In a separate set of violations still under investigation, Mr. Daugherty leaked confidential information to the WSJ. On Friday August 12, 2016, Highland provided the WSJ with a copy of the injunction order prohibiting Mr. Daugherty from leaking Highland’s confidential information. The following Monday, Mr. Wirz again was on the phone with Mr. Daugherty discussing Highland’s confidential information. The court ordered Mr. Wirz and the WSJ to provide information about these conversations to Highland, which the WSJ is appealing. Despite Mr. Daugherty having been found to have lied under oath about Highland, Mr. Wirz confirmed in writing as recently as yesterday that he continues to use Mr. Daugherty as a source in his Highland-related coverage, including the misleading November 27, 2017 WSJ article.
The November 27, 2017 article about Highland’s employment dispute with another former employee, Josh Terry, is a continuation of his agenda-based and misleading journalism about Highland in the wake of the Mr. Daugherty dispute. Mr. Wirz once again failed to mention numerous salient facts, including that Mr. Terry’s false and sensationalized allegations against Highland were simply part of Mr. Terry’s extortion scheme against Highland.
In late 2014, Mr. Terry tried to renegotiate his partnership agreement with Highland’s principals to increase his interest in Highland affiliate Acis Capital Management, L.P. to a permanent 25 percent equity position. Though he declared that he loved working at Highland and wanted to spend the rest of his career here, he threatened to leave if his increased equity demands were not met. Highland explained that Mr. Terry’s performance and track record did not warrant such a restructuring of his agreement. After Highland denied his requests, Mr. Terry commenced secretly recording conversations to extort in settlement the value he failed to achieve in negotiations.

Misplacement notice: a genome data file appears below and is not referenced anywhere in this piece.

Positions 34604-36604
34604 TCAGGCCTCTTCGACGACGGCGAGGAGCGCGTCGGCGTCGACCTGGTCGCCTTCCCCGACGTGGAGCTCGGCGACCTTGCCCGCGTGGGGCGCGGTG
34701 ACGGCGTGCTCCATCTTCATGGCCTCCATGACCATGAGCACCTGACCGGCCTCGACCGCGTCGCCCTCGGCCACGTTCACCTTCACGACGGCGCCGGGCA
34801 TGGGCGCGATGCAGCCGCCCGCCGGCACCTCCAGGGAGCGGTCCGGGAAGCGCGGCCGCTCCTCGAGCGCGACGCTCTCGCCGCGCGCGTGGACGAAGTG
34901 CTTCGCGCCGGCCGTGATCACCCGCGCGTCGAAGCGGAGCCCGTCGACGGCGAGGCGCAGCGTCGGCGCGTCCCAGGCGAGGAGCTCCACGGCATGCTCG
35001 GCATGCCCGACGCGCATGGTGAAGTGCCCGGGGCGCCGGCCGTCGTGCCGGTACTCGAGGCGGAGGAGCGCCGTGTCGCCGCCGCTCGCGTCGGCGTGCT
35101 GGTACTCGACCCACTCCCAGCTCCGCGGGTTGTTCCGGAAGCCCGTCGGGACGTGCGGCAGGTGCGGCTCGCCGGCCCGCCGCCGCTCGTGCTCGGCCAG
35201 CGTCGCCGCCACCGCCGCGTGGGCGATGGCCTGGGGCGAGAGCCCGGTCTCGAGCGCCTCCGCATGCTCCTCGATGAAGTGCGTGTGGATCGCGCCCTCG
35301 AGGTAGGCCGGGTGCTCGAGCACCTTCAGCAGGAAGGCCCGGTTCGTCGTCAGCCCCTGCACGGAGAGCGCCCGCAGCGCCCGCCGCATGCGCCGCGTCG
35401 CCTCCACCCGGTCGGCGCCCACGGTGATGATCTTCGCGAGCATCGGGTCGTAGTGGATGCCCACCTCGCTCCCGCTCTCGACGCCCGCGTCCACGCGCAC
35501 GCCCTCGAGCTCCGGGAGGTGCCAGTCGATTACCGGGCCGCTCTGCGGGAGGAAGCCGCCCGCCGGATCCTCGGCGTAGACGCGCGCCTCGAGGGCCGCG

Mr. Terry secretly recorded conversations at Highland for over 18 months. He recorded calls with investors, counterparties, attorneys, and employees without Highland’s knowledge or consent. He recorded conversations with persons in various states and countries, in violation of federal and state wiretapping laws. He recorded, and later disclosed, Highland’s privileged conversations with its attorneys on various transactions. During these recorded conversations, Mr. Terry repeatedly baited co-workers to elicit inflammatory or out-of-context statements so he could attempt to manufacture a whistleblower claim. After his termination on June 9, 2016, Mr. Terry selectively retained recordings with inflammatory statements, but deleted recordings that exonerated Highland or tended to disprove Mr. Terry’s narrative of the facts. Prior to filing his claims against Highland, Mr. Terry threatened to make wild allegations to the SEC unless Highland paid him over $10 million in ransom. It is telling that despite over 18 months of recordings, Mr. Terry did not make any allegations of impropriety by Highland until after he was terminated for cause.